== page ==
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Sorry, Occupy Wall Street: There's no 1 percent solution

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Don Ryan/AP

(Read caption) Walter Lichtenberg sits on a park bench selling T-shirts and buttons at the Occupy Portland camp in downtown Portland, Ore., on Tuesday. The Occupy Wall Street movement has targeted the 1 percent richest Americans, but the solution will involve sacrifices from a far greater percentage.`

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What started as the "Occupy Wall Street" demonstration has turned into an "Occupy fill-in-the-blank" movement – with the blank being anything we blame for our own economic troubles.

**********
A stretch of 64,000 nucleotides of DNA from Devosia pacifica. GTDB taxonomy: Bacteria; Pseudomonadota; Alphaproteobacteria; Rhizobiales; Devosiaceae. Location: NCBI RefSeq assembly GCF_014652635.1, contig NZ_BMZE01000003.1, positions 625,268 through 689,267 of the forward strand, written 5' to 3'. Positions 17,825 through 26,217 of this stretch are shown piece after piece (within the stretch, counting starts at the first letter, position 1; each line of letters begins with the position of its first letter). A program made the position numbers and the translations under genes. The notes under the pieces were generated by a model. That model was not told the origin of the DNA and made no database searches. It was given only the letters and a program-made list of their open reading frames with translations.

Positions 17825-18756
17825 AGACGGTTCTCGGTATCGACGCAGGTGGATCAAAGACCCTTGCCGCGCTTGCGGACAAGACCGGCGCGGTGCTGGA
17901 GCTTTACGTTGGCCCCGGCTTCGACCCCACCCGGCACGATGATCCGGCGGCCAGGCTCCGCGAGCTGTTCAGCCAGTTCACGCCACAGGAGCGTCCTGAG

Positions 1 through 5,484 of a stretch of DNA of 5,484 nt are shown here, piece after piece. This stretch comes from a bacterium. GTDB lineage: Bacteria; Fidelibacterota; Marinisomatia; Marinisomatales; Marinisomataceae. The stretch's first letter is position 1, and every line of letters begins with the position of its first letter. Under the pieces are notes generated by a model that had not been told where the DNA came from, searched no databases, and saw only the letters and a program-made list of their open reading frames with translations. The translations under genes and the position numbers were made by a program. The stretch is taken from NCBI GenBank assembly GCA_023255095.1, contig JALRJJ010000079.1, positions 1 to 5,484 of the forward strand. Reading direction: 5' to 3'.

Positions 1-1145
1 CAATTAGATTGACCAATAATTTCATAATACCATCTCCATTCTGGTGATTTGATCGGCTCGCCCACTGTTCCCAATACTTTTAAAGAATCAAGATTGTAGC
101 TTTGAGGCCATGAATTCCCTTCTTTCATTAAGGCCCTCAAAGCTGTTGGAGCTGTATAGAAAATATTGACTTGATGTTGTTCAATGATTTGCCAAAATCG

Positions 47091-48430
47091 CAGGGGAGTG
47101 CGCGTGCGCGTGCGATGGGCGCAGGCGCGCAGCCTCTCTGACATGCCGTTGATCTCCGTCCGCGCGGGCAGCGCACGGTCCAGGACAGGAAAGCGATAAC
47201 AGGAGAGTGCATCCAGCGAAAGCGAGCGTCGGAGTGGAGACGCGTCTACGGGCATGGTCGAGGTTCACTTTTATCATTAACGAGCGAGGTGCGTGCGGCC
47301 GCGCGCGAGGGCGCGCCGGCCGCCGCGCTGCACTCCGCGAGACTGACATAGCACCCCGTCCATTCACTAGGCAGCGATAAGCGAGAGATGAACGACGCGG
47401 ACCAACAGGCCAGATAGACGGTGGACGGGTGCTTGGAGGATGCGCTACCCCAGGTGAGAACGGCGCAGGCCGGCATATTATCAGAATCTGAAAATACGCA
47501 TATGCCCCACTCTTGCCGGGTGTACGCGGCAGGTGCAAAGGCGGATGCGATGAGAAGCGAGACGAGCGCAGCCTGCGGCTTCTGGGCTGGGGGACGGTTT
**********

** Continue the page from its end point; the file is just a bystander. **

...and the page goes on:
The main target seems to be the vaguely defined "1 percent" – that tiny minority of the wealthiest individuals and biggest corporations, the only ones those with economic and political power seem to serve. So the Occupy movement targets the big banks – the culprits that got us into the financial crisis. Or the millionaires, because income inequality is at an all-time high. Or Congress, the lobbyists, and others in power who have failed to do good. All of them – it's their fault.

It's not that the outrage isn't justified. Policymakers catering to the oil and gas industry, to Wall Street, and to the rich and powerful deserve part of the blame. So do banks, ratings agencies, regulators, and others who set the stage for the financial crisis that triggered the recent ballooning of America's debt. And as the wealthy have gotten wealthier, policymakers have chosen to only reduce their tax burdens.

Meanwhile, policymakers seem to care much less about the poor. The share of Americans living in poverty has steadily increased over the past decade to more than 15 percent – the highest percentage since 1993 and approaching where it was when LBJ launched the nation's "war on poverty." How is that fair?

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